Tuesday, August 18, 2009

Should Scientific Methods and Data be Public?

At the last Eastern APA meeting in Philly, I attended an excellent session on The Epistemology of Experimental Practices, with Allan Franklin and Marcel Weber. During the discussion, I asked whether scientific methods and data should be public – that is, whether different investigators applying the same methods to the same questions should get the same data.

Franklin argued that publicity is not necessary, because some experiments might be too difficult or expensive to replicate, and different data analyses by different groups count as different experiments. This seems pretty wrong to me.

For one thing, I got the impression that Franklin didn’t fully understand what method publicity amounts to. Publicity does not require that all experiments be replicated; only that it is possible for different investigators to apply the same methods, and if they did, then they would get the same results. (Of course, much hinges on what we mean by “possible” and who counts as an investigator; for some more details, see here.)

For another thing, it’s better to say that actual replication of experiments is often unnecessary, as Marcel Weber said. Weber pointed out that experimentalists are part of a scientific network that shares techniques and materials, so they often feel they already know what was done. Nevertheless, Weber maintained that publicity is essential to science (and is implemented in the network itself, by the sharing of techniques etc.).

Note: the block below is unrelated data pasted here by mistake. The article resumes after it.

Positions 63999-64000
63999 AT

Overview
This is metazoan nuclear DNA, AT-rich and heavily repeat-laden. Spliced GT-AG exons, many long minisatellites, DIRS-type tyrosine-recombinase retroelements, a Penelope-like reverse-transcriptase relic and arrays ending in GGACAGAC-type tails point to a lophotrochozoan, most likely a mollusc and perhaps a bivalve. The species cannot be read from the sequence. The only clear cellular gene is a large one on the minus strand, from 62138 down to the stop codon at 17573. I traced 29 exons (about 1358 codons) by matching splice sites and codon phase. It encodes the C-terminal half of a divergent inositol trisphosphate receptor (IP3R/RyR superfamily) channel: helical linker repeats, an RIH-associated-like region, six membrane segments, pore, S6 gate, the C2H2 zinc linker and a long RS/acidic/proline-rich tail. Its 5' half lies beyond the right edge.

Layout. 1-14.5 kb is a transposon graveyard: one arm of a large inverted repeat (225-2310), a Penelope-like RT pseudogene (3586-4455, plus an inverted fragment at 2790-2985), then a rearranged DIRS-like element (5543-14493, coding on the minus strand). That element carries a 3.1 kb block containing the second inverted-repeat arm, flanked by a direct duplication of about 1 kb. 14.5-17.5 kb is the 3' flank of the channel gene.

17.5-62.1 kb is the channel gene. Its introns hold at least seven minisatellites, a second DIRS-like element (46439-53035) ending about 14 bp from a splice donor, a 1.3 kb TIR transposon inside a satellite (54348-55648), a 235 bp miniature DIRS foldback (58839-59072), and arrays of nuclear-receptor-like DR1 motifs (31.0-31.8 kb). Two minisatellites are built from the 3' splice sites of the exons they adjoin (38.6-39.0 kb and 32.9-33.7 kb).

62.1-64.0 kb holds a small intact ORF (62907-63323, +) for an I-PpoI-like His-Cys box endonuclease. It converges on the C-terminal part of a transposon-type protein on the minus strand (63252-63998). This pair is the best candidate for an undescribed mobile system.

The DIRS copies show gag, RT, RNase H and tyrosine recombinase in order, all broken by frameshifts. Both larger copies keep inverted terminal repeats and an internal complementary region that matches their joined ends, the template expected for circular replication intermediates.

In fact, in his own talk, Allan Franklin listed a number of arguments/reasons for believing the results of experiments, along the lines of those listed in his Stanford Encyclopedia of Philosophy article on Experiments in Physics. All of Franklin’s reasons seem to have to do with publicity and the public validation of data.

Does anyone else have opinions on this? Should scientific methods and data be public or is this methodological principle obsolete?

I care about this because there are philosophers who have argued that introspection is a private yet legitimate method of observation, and this shows that method publicity is not necessary for science. I think this view is a disaster. If we reject method publicity, it’s not clear why we should reject all kinds of pseudo-scientific methods.

(And incidentally, I’ve also argued elsewhere that introspection is not a private method of scientific observation; rather, it’s a process of self-measurement by which public data are generated.)

(cross-posted at Brains.)


  1. In the social sciences or perhaps in all cases where background theories are weak and (in effect) statistical technique dominates empirical research then publicity should be a requirement (if only to ensure that we are not biasing the data to those that produce 'results'.) So, it is by no means an outdated methodological demand. But I take it you are interested in a different question.